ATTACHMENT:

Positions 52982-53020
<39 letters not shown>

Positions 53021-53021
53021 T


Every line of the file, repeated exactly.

Positions 52982-53020
<39 letters not shown>

Positions 53021-53021
53021 T